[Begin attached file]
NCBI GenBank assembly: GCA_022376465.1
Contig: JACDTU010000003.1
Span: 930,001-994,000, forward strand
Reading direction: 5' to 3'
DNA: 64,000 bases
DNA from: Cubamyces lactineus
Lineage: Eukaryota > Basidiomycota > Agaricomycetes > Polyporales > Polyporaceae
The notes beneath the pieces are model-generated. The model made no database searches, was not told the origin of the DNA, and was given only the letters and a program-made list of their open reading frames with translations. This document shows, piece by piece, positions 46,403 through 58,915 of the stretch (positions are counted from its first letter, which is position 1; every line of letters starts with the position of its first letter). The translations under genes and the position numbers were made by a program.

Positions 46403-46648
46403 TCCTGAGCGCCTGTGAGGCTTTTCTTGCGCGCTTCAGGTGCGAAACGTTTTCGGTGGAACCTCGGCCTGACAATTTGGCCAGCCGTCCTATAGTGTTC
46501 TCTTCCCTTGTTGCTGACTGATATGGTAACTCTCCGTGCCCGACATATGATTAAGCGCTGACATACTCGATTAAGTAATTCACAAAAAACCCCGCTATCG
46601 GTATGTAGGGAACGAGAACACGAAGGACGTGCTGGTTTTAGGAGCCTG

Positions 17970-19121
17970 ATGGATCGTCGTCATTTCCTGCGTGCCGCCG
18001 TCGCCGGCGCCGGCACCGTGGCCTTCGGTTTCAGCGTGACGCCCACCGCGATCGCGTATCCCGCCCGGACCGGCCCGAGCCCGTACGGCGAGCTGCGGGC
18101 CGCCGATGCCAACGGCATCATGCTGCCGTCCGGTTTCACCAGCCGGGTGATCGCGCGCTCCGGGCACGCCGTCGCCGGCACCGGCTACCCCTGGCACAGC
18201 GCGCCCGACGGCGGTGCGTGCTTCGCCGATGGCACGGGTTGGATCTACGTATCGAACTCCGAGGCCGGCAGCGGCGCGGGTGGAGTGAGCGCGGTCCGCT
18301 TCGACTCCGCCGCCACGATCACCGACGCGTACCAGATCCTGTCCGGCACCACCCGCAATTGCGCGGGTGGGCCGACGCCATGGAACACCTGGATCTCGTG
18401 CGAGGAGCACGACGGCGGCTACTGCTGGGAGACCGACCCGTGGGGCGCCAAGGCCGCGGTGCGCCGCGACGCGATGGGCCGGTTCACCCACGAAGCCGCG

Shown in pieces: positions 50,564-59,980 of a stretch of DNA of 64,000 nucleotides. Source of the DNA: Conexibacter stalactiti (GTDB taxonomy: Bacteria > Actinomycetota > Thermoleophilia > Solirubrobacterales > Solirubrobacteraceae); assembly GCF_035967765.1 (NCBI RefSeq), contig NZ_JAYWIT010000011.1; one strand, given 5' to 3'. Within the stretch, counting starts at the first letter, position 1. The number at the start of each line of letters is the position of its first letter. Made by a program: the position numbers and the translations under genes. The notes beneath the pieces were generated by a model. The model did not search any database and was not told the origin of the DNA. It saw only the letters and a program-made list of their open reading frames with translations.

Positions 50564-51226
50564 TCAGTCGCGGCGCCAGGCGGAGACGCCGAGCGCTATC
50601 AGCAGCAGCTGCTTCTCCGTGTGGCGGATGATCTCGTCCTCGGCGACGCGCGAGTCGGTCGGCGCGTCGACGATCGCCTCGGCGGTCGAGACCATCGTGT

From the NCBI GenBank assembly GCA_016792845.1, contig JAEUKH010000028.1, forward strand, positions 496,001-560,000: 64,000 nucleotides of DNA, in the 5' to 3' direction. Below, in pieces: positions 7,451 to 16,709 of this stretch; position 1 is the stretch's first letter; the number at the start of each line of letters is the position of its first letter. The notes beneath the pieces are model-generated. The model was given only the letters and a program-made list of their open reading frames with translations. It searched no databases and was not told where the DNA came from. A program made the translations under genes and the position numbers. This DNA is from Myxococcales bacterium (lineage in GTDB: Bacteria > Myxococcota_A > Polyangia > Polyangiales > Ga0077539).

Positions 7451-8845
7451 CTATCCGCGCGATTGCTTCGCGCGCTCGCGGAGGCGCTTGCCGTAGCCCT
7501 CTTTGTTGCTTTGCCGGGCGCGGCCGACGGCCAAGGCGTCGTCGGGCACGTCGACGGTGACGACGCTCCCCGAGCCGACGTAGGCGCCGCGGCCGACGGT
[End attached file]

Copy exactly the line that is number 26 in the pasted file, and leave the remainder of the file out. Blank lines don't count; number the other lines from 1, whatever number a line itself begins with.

7451 CTATCCGCGCGATTGCTTCGCGCGCTCGCGGAGGCGCTTGCCGTAGCCCT